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Baltimore County Citizens Can Now Report Certain Minor Crimes Online

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TOWSON, Md. (WJZ) — Baltimore County has given citizens the ability to report certain minor crimes online. This system will allow people to get crime reports much more quickly and will free officers to handle more serious incidents.

Monday morning, County Executive Kevin Kamenetz and Police Chief James Johnson held a news briefing at the North Point Police Precinct to demonstrate the new online crime reporting tool.

“Our officers are a precious resource, and it doesn’t make sense to send them on routine, low-priority calls for service when technology and modern communications give us a better alternative,” said Chief Johnson. “Every officer who doesn’t need to respond to a routine call because of this new system is available to investigate cases, respond to emergencies and patrol their neighborhoods.”

The Office of Information Technology and the Police Department’s Technical Services Division about a year ago began developing an online crime reporting system that allows citizens to self-report certain types of crimes.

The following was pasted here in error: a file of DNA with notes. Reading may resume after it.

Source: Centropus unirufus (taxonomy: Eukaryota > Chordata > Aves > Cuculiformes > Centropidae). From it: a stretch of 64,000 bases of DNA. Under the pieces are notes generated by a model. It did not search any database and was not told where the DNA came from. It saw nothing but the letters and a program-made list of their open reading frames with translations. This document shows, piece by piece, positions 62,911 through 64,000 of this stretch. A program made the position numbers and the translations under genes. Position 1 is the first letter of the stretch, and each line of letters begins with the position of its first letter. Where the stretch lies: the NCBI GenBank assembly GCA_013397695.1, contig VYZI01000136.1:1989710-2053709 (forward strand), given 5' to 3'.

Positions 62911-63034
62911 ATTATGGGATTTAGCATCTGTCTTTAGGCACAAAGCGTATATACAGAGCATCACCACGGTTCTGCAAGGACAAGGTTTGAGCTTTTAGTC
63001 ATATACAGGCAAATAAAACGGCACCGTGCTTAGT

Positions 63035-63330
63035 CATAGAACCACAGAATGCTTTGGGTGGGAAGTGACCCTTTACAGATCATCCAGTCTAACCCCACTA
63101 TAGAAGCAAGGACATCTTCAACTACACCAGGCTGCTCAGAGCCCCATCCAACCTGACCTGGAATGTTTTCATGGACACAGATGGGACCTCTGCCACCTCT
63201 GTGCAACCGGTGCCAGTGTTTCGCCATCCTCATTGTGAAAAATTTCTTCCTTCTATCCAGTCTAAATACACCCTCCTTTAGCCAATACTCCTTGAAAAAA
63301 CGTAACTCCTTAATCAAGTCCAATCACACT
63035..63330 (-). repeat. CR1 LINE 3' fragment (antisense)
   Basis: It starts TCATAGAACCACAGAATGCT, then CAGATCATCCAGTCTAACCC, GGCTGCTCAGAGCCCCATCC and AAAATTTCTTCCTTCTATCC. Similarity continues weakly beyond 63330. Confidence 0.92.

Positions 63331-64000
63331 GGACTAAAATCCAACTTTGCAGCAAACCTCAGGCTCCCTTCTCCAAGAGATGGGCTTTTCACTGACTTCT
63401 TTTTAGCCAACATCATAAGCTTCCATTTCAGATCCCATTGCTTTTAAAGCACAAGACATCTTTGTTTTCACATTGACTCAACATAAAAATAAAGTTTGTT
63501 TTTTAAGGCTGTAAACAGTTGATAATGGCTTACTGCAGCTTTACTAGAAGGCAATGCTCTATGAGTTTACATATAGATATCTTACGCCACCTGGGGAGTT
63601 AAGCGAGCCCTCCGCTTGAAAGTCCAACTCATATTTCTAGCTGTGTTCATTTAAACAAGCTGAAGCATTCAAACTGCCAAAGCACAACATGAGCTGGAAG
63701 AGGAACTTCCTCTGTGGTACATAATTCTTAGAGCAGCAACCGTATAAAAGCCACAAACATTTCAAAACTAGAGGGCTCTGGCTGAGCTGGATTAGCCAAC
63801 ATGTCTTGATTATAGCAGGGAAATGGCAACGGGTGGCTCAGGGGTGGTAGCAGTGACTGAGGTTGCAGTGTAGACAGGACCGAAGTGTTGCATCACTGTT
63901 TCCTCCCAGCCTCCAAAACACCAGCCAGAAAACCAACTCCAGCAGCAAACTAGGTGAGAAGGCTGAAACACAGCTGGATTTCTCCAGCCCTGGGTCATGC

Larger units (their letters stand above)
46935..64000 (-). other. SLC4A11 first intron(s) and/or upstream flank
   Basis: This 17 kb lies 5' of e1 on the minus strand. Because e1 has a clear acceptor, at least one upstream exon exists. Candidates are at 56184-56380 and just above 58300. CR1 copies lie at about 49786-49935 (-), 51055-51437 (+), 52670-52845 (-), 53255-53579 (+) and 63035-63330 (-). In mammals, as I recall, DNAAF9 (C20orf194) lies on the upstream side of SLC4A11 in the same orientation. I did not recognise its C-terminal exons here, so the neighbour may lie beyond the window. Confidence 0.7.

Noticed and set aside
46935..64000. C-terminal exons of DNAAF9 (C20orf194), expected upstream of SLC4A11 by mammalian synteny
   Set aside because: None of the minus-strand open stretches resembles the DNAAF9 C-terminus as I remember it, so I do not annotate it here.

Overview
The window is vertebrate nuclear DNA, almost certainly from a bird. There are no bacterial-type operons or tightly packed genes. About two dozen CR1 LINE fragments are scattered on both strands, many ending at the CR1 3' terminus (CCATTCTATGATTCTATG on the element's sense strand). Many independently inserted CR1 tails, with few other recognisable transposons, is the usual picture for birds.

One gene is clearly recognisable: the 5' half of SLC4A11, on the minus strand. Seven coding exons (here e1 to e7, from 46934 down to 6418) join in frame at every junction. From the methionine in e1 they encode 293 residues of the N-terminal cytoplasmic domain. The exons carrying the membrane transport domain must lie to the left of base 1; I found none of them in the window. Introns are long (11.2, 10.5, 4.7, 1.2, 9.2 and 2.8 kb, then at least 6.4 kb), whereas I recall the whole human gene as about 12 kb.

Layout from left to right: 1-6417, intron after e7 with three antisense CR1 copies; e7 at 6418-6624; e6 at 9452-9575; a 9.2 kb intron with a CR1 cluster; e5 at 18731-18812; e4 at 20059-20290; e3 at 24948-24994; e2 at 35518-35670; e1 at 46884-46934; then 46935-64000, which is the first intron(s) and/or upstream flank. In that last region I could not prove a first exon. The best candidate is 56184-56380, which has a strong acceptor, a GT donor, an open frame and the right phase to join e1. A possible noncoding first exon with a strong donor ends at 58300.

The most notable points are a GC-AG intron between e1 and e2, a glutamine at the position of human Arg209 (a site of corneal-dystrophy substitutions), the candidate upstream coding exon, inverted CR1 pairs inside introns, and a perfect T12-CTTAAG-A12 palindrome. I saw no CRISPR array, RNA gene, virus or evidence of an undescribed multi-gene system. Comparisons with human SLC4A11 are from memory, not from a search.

“In every agency, we want to use technology and modern communication tools to improve customer service and make more efficient use of resources,” Kamenetz said.

This Internet-based crime reporting tool is available to victims of lost property, abandoned motor vehicles, hit-and-run accidents (not involving injury), destruction of vehicular property, destruction of other property, theft from a motor vehicle and other theft.

In the months ahead, the department will evaluate whether other categories of crime might be appropriate for online reporting.

The tool takes customers through a series of simple questions to determine if the circumstances allow them to file an online report, or if they need to follow the traditional reporting process. Crimes involving suspects, injury or significant amounts of money or damage are not eligible for online reporting.

Once a citizen files the report, the Police Department’s Records division reviews it. If the report contains errors, records personnel send it back to the user for correction. If there are no  corrections, the citizen immediately receives an email containing a case number, and he/she can print out a copy of the report for insurance purposes.

Until now, customers often have had to wait for reports on lesser crimes because police officers make serious issues a higher priority. Now, people don’t have to wait.

Since November, about 330 people have used the online reporting system.

Click here to find out more.

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